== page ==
I was happy beyond words when I received my Match results! I still can remember at the end of my interview day, I told myself “This is it, I want to go to Iowa!”, I felt welcomed and appreciated from the first moment, and everyone from the residents to the faculty I interviewed was really honest, supportive, and truly committed to the respect and pursuit of Equity and Diversity in Medicine. As a Latina woman in Medicine, this last point was particularly important for me. And the program at the UI is nationally ranked and offers all you need to build exceptional clinical skills and a depth of knowledge while working in a collaborative and supportive environment where doctors are not only valued as professionals but as unique and valued individuals.

After finishing my training as Child Neurologist, I would like to do research and academics. Neurodevelopmental disorders such as ADHD and other areas such as Neuroimmunology and Neuropsychiatry are, for now, my main interests.

I enjoy the outdoors and can’t wait to explore Iowa!; I love running with my dog Lily, practicing yoga, playing the ukulele, and painting. I'm also interested in activities and projects that are related to animal rescue and protection.

I truly believe being different is a strength to a team when all are propelled by the same motor. A passion for learning, growth, and achieving the best healthcare results to serve children, and the University of Iowa confirms it!


Lauran Varan, MD

Pediatric Residency: University of Iowa Stead Family Children's Hospital, Iowa City, Iowa
Medical School: Universitatea de Medicina si Farmacie Victor Babes, Romania

I grew up in Ghiroda, a small village from Romania. I attended medical school at the University of Medicine and Pharmacy “Victor Babes” from Timisoara, Romania. During medical school I started volunteering at one orphanage. These children have a special place in my heart. While helping these orphans, I realized that I have a passion for working with children.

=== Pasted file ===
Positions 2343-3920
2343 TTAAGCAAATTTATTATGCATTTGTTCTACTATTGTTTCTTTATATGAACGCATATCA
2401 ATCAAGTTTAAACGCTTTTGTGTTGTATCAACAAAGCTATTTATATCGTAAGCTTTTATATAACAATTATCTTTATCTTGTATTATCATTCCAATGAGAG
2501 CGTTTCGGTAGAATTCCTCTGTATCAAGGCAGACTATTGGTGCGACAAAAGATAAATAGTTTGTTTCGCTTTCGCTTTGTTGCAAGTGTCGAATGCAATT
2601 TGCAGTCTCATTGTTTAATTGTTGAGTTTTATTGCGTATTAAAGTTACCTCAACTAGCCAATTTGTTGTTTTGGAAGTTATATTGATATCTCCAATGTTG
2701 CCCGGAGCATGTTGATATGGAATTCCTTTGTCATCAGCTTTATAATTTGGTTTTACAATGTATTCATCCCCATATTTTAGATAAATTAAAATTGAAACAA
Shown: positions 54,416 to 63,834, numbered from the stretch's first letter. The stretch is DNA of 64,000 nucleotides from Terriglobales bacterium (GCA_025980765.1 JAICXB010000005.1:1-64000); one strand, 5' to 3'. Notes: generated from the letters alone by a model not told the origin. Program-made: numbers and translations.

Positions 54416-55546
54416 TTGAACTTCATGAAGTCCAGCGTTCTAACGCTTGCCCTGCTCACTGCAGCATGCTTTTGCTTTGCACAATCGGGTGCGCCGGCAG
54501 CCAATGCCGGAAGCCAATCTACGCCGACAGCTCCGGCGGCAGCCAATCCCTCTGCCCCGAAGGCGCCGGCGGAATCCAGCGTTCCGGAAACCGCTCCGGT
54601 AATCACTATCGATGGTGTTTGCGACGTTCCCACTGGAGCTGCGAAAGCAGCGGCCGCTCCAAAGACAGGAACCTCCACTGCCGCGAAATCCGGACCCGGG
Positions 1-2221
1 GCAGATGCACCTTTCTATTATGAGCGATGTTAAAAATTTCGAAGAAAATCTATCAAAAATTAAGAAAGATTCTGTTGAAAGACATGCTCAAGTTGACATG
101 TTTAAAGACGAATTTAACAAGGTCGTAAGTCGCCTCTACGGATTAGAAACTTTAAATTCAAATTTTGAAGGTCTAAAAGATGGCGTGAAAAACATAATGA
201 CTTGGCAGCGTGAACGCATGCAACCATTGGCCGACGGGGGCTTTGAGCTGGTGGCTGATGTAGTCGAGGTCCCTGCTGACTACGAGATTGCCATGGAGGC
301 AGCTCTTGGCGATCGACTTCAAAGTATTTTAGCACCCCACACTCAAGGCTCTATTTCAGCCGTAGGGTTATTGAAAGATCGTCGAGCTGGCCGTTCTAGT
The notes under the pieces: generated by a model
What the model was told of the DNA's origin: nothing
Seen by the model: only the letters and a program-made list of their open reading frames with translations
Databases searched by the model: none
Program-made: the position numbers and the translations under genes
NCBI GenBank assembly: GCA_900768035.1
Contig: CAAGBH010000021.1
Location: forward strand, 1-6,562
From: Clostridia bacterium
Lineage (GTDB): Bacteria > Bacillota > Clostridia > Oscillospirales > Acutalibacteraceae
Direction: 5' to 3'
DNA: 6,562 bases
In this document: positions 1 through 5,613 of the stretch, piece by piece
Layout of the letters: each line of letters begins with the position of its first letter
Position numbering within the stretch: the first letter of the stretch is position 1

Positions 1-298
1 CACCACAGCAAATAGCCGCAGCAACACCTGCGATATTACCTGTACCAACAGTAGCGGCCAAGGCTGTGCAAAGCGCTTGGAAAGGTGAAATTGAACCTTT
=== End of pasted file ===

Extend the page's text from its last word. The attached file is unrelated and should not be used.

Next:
I did two years of pediatrics residency in Romania, and during the child neurology rotation I found myself amazed at how complex neurologic pathologies are.

In 2019 I got married and then I immigrated with my husband to the United States. 

During the interview season, I was very impressed by the Child Neurology Residency Program from the University of Iowa and the people I met there. I knew I wanted to grow here as a child neurologist. I was so happy to match here. 

I would like to practice general child neurology. In the future, I want to advocate for children, and also continue to work with orphans and underserved families. 

In my free time, I love to spend time with my husband and my daughter. We love to cook,  explore new places in the nature and try new restaurants. 

Recent Graduates

Michael Cole, MD

Michael Cole, MD (Illinois) completed his Child Neurology residency in June 2022. He is currently a Fellow in Neuro-Immunilogy at the University of Iowa Hospitals & Clinics in the Department of Neurolgy and a Fellow Assistant in the Stead Family Department of Pediatrics, Division of Neurology.

Sujana Madathil

Sujana Madathil, MBBS (India) completed her Child Neurology residency in July 2021. She will be doing a Sleep Medicine Fellowship at the University of Iowa Hospitals & Clinics in the Department of Neurology.

Katie Lutz, portrait

Katie Lutz, MD (Iowa) completed her Child Neurology residency in June 2019. She is currently a Clinical Assistant Professor at the University of Iowa Hospitals & Clinics in the Stead Family Department of Pediatrics, Division of Neurology.

Hannah Klein, portrait

Hannah Klein, MD (Harvard), PhD (Iowa) completed both Adult and Child Neurology residencies at Iowa. After graduating from Child Neurology residency in June 2018, she went on to complete a fellowship in Pediatric Epilepsy at the University of Colorado Children’s Hospital. She is currently a Pediatric Epileptologist at Boys Town Research Hospital in Omaha, Nebraska.

Ioanna Kouri, MD (Greece) completed a Pediatrics residency in Greece. After graduating from Child Neurology residency in June 2018, she went on to complete a fellowship in Sleep Medicine at Mayo Clinic in Rochester, Minnesota. She is currently a Pediatric Neurologist & Sleep Medicine Specialist in a private practice in Greece.

Megan Rohlf, portrait

Megan Rohlf, MD (Iowa) completed her Child Neurology residency in June 2017. After graduation she went on to do a fellowship in Clinical Neurophysiology at the University of Iowa. She is currently a Clinical Assistant Professor at the University of Iowa Hospitals & Clinics in the Stead Family Department of Pediatrics, Division of Neurology.

Dimah Saade, MD